Best Exercises For Seniors Life STYLE
How to Begin Your Senior Exercise Routine … Finally
When you live in a senior community like ours, you simply have more time. No chores. No home maintenance. And the facilities and equipment are just steps away. So now you can begin that fitness program you’ve been putting off for years. If you’ve been avoiding exercise, you’re not alone. By age 75, about one in three men and one in two women engage in no physical activity.*
We’ve all heard the benefits of exercise. More strength. Less stress. A boost in mood. A reduction of risk for heart disease and osteoporosis. But what are the best exercises for seniors? How do you establish a healthy senior lifestyle and fitness routine?
5 Tips for a Healthy Senior Exercise Routine
- Talk to your doctor.
Our workouts are specifically designed for seniors and accommodate all levels of ability. However, if you’re going to do this on your own, ask your doctor for recommendations for the best exercises for seniors and to help you develop a routine that will work for you.
- Think about what you like to do.
Consider two types of activities: cardio and strength. Cardio for endurance and stronger muscles to reduce your risk of falling. Both senior exercise routines work together to help you maintain independence by increasing mobility and your ability to perform the tasks of daily living.
Brisk walking is a simple aerobic activity with no equipment needed. Great for your heart and lungs. By brisk, your pace should be fast enough to get your breathing up. If you’re finding it hard to talk or breathe or feeling wobbly, stop.
Rather than using a heavy weight that will put stress on your joints, use a lighter one and lift it as slowly as you can. While it usually takes a person only one to two seconds to lift and lower, aim for 10 to 20 seconds. This small change will have a dramatic impact on your ability to gain strength. The key is to keep the momentum going without resting, moving the weight smoothly up and down or side to side. You’ll do less repetitions since the slowness increases the intensity.
Exercises that improve balance also build muscle strength. That can be as easy as standing on one foot for as long as you can maintain. Make sure you’re on a flat, no-slip surface close to a counter, a sofa or something secure and stationary that you can grab on to.
Yoga & Tai Chi
Yoga and tai chi have gained incredible popularity for seniors’ exercise routines in the past years. Both emphasize the smooth flow of energy and breathing, improve balance and concentration, and extend range of motion. While you can use videos to learn the movements, a class is better so an instructor can ensure your poses are correct.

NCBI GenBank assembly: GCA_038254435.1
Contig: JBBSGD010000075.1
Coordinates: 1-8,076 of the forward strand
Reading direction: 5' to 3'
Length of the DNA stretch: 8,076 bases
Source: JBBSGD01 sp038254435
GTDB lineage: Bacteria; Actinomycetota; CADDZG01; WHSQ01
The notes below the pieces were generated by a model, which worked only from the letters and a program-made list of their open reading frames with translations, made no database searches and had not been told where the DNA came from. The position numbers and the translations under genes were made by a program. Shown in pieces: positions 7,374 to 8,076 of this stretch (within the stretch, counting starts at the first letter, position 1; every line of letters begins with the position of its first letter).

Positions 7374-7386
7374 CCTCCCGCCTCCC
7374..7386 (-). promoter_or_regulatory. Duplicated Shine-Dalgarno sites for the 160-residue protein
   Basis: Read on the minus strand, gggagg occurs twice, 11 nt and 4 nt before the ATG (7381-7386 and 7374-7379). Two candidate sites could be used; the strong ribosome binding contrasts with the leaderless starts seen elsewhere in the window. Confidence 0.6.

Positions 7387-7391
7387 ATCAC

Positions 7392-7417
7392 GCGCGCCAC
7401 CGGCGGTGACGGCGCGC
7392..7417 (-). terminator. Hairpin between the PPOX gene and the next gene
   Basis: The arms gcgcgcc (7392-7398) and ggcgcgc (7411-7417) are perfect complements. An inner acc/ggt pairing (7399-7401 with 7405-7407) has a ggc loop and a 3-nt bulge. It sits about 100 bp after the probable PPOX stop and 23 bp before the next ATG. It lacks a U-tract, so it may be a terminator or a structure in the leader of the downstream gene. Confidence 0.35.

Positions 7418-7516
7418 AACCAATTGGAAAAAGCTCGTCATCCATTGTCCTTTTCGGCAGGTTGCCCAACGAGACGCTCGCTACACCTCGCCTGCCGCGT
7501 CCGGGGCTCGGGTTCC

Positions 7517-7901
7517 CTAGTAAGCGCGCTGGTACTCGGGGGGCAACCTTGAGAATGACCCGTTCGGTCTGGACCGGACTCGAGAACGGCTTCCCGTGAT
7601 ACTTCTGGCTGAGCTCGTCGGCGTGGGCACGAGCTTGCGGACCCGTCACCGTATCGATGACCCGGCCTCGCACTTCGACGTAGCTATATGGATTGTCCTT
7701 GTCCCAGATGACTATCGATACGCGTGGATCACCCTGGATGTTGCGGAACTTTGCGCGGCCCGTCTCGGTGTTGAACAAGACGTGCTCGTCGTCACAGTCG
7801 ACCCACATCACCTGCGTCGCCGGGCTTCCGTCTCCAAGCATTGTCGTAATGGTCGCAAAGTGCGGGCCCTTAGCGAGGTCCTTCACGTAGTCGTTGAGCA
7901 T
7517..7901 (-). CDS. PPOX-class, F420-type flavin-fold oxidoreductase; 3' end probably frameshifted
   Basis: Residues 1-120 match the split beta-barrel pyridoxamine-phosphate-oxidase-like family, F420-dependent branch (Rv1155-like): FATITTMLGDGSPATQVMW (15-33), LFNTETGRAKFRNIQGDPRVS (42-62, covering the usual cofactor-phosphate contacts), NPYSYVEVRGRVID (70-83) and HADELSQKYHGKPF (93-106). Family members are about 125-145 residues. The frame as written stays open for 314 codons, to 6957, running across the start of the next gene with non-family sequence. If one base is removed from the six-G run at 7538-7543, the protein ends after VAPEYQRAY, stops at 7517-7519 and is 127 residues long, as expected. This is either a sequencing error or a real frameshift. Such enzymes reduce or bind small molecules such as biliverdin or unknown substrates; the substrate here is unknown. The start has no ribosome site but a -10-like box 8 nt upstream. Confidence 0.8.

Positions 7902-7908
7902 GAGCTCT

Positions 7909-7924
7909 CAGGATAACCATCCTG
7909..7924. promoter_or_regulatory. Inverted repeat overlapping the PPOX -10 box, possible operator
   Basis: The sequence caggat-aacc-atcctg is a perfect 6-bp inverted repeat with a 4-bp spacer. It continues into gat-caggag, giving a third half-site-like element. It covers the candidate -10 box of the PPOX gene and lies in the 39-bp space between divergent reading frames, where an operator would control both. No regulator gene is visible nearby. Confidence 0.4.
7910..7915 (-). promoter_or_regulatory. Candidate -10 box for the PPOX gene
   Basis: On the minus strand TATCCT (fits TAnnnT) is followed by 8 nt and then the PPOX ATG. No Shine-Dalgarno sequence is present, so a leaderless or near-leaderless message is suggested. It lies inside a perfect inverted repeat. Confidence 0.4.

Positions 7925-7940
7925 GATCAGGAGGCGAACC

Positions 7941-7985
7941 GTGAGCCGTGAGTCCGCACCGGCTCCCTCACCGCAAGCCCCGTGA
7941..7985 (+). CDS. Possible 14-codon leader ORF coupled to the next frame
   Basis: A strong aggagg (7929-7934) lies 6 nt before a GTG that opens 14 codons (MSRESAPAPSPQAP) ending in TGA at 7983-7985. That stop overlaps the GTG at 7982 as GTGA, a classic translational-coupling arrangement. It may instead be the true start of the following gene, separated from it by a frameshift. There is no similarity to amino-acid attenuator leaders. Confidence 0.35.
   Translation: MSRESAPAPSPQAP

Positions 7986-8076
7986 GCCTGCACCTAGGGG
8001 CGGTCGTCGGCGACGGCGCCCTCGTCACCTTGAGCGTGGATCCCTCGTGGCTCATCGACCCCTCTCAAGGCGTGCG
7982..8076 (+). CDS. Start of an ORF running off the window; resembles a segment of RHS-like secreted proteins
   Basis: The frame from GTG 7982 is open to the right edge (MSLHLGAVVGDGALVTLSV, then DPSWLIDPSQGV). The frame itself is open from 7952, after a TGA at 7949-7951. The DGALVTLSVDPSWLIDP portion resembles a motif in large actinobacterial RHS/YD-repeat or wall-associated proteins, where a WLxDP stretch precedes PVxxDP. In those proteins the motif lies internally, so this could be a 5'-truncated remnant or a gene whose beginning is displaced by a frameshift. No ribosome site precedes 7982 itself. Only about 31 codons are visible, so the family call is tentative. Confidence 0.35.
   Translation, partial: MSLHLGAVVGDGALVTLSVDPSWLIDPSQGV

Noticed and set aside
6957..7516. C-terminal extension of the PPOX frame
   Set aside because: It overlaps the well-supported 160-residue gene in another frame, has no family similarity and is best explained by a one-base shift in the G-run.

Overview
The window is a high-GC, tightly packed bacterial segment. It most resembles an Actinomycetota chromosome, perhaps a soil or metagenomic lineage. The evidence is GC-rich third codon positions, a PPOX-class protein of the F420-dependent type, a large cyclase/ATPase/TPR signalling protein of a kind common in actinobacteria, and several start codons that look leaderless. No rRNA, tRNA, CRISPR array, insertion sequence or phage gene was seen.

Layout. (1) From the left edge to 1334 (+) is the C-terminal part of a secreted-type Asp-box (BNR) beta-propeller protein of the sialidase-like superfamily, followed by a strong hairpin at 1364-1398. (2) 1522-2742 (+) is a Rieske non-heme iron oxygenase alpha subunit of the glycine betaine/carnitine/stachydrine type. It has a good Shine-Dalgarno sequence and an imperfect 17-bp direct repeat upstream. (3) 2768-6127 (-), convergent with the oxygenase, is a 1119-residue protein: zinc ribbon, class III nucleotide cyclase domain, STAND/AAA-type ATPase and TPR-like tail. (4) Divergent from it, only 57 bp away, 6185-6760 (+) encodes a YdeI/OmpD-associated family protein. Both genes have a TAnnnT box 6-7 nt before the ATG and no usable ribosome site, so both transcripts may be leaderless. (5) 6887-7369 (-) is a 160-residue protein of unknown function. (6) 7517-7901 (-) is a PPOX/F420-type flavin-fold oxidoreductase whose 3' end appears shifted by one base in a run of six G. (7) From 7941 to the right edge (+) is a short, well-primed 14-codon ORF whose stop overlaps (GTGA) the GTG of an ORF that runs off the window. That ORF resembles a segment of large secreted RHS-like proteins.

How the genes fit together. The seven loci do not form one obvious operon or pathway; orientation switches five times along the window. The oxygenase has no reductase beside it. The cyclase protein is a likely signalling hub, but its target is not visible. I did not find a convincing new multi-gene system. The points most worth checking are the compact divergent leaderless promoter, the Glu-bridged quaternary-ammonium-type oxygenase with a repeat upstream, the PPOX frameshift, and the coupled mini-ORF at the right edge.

Swimming and water aerobics have cardio and strength built in one. The gentle resistance of the water heightens challenge, increasing heart rate and muscle mass, while its buoyancy makes it gentle on the joints. Even walking in water improves fitness levels.
- Start simply.
If you haven’t exercised for a while, don’t overdo it. You’ll end up being sore and won’t want to continue your program. Try short (5-10 minute) intervals of moderate activity and gradually add more time. Two to three times a week, giving yourself a day or two in between to recover, ought to do it.
- Drink water.
While there are no exact guidelines for how much you need to drink, hydration is critical before, during, and after your workouts. Even if your activity level is not intense enough to break a sweat, refreshing water lubricates your joints and regulates your body temperature.
Symptoms of dehydration include:
- Muscle cramps
- Dry mouth
- Lack of sweating
- Nausea and vomiting
For seniors, exercise routines may come with cautions. Your prescriptions might alter your body’s ability to retain or shed water. Once again, your doctor is the best source of advice regarding the best exercises for seniors, as well as for personalized fitness plans.
- Hate to exercise? Try these.
Even the best of us, can get a little bored with our exercise routine. These will put a little more spring in your step.
- Get moving in the course of your daily routines. Garden, window shop, or walk the dog.
- Buddy up with a friend. You’ll encourage and motivate each other. Instead of sitting and chatting, do it while walking.
- Participate in a fitness class.
- Schedule yourself at a certain time each workout day, then set an alarm.
- While working out, listen to music or an audiobook, or watch a movie or TV show.
Group fitness classes are on our schedule almost daily. You’re invited to tour our gym and observe our classes any time. Join us. Fitness can be FUN.
* Centers for Disease Control and Prevention